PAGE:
Meanwhile, Lavrov said Moscow is ready to guarantee agreements between the warring sides if a peaceful solution to the crisis is found, which would satisfy both Kiev and the eastern Ukrainian regions.

Quoting the “aggression” against the federal republic of Yugoslavia, the current crisis has been named “an ongoing assault against the Russian Federation” by the former deputy head of OSCE, Willy Wimmer. Calling for a hastier end to the conflict, which “is the best for all of us,” the ex official of the European security and cooperation organization said that “it’s better to have Polish apples in Russian stores than US tanks at the Russian border.”


NATO top commander in Europe says ‘military option’ possible in Ukraine

Lavrov: US escalated Ukraine crisis at every stage, blamed Russia

Hopes for breakthrough: Moscow talks on Ukraine ‘constructive,’ joint doc ‘possible’

Hollande: If lasting Ukraine peace not found ‘scenario is war’

Sarkozy: Crimea cannot be blamed for joining Russia

Europe reticent about supplying Ukraine with weapons & money

Biden says Europeans questioning Russia sanctions ‘inappropriate, annoying’ – Spiegel

February 8, 2015 Posted by | Mainstream Media, Warmongering, Militarism, Video | , , , , , , , , | 1 Comment

Leave Crimea alone

By Harry J. Bentham | Press TV | February 8, 2015

If state-sanctioned Russophobia over the Ukraine crisis hasn’t shocked you, the eagerness of our anciens régimes to launch a destructive war over the Crimean issue should.

Usually, military adventures hinge on some kind of alleged existential threat. Whether the spread of communist rule according to the so-called domino effect in Indochina in the Cold War, or the alleged biological weapon factory trucks of Saddam Hussein’s Iraq, the War Party likes to tell you that you live on a knife’s edge. “The West”, whatever that means, is always being told to “stand up” to a succession of apparent villains categorized as “terrorists” or “dictators” (conveniently, neither word has a consistent definition and just tends to be stamped on the forehead of anyone the government dislikes).

The latest villain in their cartoonish picture of world events is Russian President Vladimir Putin, appealingly portrayed like a world-conquering villain from a James Bond movie. It is not a coincidence that he is portrayed thus at a time when the state is having so much difficulty justifying the paranoia of its out-of-control security services.

The US and Britain’s escalating spying and global military interventions, and their failures to justify either, are common knowledge. So too is their reliance on exaggerated world-threatening problems, ranging from Ebola to the Russian Federation, as a desperate excuse to portray themselves as vanguards of civilization before their credibility could disappear. These alleged threats are their only tickets to justify their illegitimate hostility and demagoguery towards other poles of power and independence in the world, in their fear that they might otherwise have become irrelevant and unwelcome.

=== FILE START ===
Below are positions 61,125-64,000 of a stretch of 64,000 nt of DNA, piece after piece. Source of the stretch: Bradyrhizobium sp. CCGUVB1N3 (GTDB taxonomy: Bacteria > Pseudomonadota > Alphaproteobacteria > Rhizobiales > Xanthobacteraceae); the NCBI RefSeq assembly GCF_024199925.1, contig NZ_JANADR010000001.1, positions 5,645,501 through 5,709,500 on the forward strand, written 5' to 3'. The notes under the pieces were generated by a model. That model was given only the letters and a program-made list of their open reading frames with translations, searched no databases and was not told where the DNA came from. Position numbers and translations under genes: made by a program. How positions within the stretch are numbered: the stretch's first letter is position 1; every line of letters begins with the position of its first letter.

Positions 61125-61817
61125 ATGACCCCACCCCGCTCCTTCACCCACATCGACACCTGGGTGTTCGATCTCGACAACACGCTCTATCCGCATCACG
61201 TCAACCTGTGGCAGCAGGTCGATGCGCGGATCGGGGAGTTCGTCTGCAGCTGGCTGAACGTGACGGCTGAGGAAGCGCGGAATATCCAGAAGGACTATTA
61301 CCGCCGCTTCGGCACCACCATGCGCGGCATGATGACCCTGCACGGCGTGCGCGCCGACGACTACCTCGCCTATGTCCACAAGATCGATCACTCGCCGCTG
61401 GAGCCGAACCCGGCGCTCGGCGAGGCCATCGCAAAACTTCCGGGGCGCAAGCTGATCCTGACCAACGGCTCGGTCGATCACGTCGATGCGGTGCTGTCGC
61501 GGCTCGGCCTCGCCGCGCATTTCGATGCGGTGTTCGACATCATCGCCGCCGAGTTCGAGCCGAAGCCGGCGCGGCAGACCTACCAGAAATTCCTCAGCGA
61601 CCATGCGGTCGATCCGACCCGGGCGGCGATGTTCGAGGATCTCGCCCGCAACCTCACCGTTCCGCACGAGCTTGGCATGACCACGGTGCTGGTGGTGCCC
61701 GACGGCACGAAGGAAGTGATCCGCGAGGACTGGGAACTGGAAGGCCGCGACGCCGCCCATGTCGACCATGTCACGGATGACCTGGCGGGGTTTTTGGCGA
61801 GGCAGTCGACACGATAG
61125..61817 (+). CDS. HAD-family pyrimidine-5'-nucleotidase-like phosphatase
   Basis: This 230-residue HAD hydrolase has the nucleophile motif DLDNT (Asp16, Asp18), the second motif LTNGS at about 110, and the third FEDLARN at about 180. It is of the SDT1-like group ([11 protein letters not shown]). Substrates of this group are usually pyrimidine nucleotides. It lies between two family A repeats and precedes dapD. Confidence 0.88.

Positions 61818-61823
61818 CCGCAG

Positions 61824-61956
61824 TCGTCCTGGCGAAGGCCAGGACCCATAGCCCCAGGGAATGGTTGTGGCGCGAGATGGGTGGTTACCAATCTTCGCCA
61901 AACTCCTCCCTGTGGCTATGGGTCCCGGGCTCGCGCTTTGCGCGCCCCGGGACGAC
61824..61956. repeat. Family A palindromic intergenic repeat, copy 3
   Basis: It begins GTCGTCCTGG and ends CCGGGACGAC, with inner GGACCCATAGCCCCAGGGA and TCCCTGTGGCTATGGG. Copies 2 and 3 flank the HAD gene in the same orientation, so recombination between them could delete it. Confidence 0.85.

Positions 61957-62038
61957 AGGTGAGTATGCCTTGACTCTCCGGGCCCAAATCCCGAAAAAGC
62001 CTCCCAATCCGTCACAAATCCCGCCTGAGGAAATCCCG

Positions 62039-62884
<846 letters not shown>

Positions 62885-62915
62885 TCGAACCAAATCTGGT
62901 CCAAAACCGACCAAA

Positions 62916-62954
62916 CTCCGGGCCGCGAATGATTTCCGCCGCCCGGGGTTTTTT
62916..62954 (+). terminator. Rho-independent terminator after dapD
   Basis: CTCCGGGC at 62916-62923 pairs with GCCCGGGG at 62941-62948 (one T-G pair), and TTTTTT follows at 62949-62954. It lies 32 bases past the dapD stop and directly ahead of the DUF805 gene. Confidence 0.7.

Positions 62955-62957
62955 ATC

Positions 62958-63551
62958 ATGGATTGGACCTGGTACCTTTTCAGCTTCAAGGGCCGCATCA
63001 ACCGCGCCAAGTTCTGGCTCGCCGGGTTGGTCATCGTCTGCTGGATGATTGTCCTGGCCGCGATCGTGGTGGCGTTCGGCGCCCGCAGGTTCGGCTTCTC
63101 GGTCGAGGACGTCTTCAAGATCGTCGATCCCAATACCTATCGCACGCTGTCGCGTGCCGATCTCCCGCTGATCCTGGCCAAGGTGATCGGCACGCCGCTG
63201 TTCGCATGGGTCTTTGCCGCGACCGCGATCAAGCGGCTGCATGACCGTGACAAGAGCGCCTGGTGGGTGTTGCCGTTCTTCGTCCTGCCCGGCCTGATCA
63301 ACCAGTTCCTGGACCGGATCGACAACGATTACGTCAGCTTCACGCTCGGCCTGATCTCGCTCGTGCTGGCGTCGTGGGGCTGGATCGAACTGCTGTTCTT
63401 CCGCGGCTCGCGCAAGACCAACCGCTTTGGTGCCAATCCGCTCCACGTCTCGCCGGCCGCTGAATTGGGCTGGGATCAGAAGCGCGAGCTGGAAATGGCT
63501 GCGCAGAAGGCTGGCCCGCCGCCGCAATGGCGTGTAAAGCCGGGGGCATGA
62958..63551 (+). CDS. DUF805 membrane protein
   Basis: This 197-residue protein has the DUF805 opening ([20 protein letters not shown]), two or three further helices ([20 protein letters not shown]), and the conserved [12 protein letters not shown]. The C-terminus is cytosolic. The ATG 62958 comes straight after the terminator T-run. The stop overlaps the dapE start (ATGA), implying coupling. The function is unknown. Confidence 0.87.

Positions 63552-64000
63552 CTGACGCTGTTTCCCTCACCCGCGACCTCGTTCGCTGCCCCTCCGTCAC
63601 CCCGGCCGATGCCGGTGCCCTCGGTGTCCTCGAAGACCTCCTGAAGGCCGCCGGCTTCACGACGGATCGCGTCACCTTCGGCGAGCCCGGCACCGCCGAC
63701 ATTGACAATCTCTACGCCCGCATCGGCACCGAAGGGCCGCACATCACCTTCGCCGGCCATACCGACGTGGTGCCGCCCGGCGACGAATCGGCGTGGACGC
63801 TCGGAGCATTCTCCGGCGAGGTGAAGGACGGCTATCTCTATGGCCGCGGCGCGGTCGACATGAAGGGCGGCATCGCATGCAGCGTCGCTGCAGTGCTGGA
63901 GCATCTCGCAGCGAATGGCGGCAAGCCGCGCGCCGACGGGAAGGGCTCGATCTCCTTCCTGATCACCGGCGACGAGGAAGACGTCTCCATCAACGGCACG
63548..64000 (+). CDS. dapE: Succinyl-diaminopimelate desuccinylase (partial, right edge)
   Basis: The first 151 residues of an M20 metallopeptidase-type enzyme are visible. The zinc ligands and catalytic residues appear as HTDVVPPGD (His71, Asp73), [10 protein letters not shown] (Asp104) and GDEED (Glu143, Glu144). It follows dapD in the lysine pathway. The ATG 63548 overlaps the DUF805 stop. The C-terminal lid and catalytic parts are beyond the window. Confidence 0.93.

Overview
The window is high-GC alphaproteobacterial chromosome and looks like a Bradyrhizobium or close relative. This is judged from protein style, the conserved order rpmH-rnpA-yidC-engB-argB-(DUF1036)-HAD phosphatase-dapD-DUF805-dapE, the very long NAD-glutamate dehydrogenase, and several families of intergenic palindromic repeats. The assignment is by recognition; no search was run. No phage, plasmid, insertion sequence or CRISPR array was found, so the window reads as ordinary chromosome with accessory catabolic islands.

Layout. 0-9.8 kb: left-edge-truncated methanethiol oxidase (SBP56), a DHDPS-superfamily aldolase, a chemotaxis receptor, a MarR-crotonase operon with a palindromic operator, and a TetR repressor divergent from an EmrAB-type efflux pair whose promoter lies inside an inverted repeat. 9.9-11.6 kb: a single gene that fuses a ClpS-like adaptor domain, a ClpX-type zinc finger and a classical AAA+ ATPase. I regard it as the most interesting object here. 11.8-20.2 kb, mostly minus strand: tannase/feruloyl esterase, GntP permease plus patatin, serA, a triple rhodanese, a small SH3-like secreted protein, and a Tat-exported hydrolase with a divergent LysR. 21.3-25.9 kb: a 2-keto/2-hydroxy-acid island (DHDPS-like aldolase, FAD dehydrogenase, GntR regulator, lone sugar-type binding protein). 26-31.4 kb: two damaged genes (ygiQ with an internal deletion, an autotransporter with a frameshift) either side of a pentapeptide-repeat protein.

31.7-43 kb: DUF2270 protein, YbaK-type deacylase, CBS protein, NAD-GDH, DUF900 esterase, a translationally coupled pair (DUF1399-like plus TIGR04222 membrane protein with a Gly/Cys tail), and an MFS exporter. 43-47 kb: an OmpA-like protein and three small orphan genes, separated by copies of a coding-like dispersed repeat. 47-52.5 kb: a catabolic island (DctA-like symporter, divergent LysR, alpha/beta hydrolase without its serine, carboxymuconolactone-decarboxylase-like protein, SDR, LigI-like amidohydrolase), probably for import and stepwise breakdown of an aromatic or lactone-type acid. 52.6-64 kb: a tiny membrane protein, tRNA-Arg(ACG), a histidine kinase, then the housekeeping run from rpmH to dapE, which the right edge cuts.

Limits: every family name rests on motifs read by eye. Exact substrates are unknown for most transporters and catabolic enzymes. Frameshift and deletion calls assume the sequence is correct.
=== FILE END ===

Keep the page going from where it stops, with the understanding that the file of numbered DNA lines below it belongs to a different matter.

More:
Sadly, much of the press now engages in chauvinist caricatures of humanity, representing anyone deemed hostile to the so-called West as an aggressor or a barbarian. It seems that the so-called civilization of the “West” is now so immaterial and confused that it can’t envisage any identity of its own other than by opposing Islam on the one hand and Vladimir Putin on the other. This is how petty we have become. It isn’t restricted to pyromaniacs of the military industrial complex, either. Even moderate to left-wing publications demonstrate this profuse colonial attitude towards what they see as the inferior countries and cultures – the ones who apparently need to be tamed by humanitarian bombs.

What is most disturbing, to me at any rate, is the extent that Europeans and Americans make arrogant value-judgments in advance of the other eighty-five percent or so of humanity, wherein they indulge in fascist reflections about the apparent vulnerability of their own civilization in the face of other cultures. In their despair about the internal paradox and confusion of a so-called “West”, a civilization that now has no basis for solidarity other than a series of weapons contracts, they resort to blaming pacifists, the left, and primarily Muslims for all of society’s problems.

Such fascist musings, which are now the norm even in supposed liberal publications in the English-speaking world, try to hide behind ostensible anti-fascist historiographies, portraying those who oppose wars and rampant phobias against other cultures as “appeasers” and traitors. Are appeasing Islam, a religion consisting of over a billion worshippers and the fastest growing faith in Europe, or appeasing the nuclear-armed Russia inside its own sphere of influence, even bad ideas?